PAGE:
@ Tuesday, 25. Oct, 2005 – 00:56:10
I had to go and look at a venue for a client’s event. The venue in question was Rudding Park, which is between Harrogate and Wetherby so a bit of a trek. I decided to drive as it wasn't going to be any quicker by train and the train meant changing 4 times and eventually getting a taxi for the last bit.
So I drove up the A1 in absolutely appalling weather. Luckily my windscreen wipers behaved themselves - I must have been driving up and down this route for at least 16 years and I used to hitchhike it before that so I know the road like the back of my hand.
Or I knew it...Every time I head up north now the road has changed – all part of the motorwayification of the A1M. In some ways I can see the sense in it as I’m often stuck behind two lorries both limited to 56mph trying to overtake each other but on the other hand the road is losing it’s character by being replaced by 3 lane motorway (Oh God I’m become nostalgic over a road). Anyway I’d passed Wakefield (Hi Phil) before I even had to look at a map.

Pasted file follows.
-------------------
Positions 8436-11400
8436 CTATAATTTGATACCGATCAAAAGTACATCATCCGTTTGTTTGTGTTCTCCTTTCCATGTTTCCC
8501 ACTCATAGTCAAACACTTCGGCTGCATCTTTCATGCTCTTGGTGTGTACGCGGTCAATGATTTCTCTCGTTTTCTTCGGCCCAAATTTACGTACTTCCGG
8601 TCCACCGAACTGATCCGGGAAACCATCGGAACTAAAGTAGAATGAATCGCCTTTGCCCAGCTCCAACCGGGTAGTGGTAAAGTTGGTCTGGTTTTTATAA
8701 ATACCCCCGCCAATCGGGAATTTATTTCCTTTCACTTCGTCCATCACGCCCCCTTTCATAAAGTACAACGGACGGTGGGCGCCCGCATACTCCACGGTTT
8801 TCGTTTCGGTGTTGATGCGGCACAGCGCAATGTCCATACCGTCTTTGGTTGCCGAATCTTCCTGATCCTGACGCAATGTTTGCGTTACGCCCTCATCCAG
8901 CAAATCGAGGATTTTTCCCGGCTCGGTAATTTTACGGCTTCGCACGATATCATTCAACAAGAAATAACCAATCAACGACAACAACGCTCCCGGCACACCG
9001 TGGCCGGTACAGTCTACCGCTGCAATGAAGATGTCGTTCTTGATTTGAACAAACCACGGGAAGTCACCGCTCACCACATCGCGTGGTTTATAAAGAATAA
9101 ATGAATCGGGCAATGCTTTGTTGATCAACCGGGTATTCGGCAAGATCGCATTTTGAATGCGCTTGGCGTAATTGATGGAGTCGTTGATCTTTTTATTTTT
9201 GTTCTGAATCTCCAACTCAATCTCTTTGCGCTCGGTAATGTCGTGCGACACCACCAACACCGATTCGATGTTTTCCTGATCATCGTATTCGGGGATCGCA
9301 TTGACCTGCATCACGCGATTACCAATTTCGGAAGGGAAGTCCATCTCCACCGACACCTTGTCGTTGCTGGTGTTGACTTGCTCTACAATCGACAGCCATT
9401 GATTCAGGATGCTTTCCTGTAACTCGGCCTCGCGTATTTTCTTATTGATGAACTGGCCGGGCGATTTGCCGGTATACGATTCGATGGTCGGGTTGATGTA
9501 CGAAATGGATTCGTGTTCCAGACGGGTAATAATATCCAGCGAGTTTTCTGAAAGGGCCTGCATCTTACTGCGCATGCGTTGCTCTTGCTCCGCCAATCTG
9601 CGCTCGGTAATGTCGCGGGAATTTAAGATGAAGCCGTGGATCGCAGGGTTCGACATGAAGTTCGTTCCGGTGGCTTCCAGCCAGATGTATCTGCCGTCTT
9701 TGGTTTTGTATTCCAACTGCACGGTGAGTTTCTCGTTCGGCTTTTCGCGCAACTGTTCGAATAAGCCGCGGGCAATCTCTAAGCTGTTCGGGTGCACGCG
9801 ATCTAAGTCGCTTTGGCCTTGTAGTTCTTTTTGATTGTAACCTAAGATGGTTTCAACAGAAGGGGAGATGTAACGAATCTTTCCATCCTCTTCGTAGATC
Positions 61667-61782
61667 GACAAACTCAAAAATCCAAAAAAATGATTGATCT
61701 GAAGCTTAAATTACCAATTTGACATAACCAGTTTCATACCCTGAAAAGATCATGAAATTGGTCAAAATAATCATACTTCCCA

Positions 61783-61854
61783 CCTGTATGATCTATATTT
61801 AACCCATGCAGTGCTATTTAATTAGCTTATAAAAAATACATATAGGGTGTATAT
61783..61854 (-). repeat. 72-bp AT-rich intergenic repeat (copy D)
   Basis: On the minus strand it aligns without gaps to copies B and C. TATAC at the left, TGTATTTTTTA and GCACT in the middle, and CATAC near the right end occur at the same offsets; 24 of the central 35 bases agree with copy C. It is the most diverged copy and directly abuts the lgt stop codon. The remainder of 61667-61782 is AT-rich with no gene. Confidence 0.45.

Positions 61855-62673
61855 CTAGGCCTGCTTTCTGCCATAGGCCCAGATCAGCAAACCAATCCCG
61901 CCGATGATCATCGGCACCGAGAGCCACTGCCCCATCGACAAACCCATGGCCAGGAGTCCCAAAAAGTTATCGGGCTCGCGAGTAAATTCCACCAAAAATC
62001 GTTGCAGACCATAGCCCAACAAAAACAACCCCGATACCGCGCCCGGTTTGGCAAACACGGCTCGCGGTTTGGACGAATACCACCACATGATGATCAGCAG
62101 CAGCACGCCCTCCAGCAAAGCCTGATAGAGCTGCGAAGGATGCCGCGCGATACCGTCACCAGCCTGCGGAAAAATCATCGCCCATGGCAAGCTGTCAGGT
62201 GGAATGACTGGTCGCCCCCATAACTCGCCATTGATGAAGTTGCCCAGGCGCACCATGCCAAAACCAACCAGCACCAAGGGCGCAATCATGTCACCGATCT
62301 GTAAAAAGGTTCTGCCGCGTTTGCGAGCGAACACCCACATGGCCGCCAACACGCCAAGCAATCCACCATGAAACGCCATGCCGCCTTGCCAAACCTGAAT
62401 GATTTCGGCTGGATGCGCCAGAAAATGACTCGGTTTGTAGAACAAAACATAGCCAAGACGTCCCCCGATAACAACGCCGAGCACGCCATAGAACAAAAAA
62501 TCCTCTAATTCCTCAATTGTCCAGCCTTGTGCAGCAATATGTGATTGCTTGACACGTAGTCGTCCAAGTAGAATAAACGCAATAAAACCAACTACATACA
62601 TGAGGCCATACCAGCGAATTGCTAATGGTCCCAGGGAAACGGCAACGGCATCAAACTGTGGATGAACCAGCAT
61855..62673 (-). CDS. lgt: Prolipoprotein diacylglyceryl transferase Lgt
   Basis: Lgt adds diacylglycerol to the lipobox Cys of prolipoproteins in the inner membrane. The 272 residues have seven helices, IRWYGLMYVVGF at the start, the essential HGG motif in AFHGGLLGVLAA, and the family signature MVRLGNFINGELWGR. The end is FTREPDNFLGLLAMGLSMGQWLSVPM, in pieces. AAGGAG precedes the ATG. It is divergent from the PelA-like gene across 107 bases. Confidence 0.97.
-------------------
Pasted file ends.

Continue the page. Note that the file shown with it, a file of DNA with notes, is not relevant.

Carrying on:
A spiffing lunch was had in The Kestrel nr Spofforth - why are there so many un-pronounceable place names in Yorkshire? And even if you could work out how to pronounce it - the locals would call it something different!
Oh and my car broke it’s own record for fuel consumption today getting 702 miles from a tank of fuel which is just as well the price of it at the moment. I saw diesel for 99.9p a litre today. I’m old enough to remember when petrol topped £1 a gallon and all of the mechanical pumps couldn’t cope – they had to set it to 50p a gallon and double the total!! At least the electronic pumps should be able to cope even if the manufacturers of forecourt signs didn’t have the same foresight.
Soundtrack of the journey
Jerry Garcia Band
Bob Dylan - Blonde on Blonde
Spirit - The Collection
Led Zeppelin - Fillmore West 27th April 1969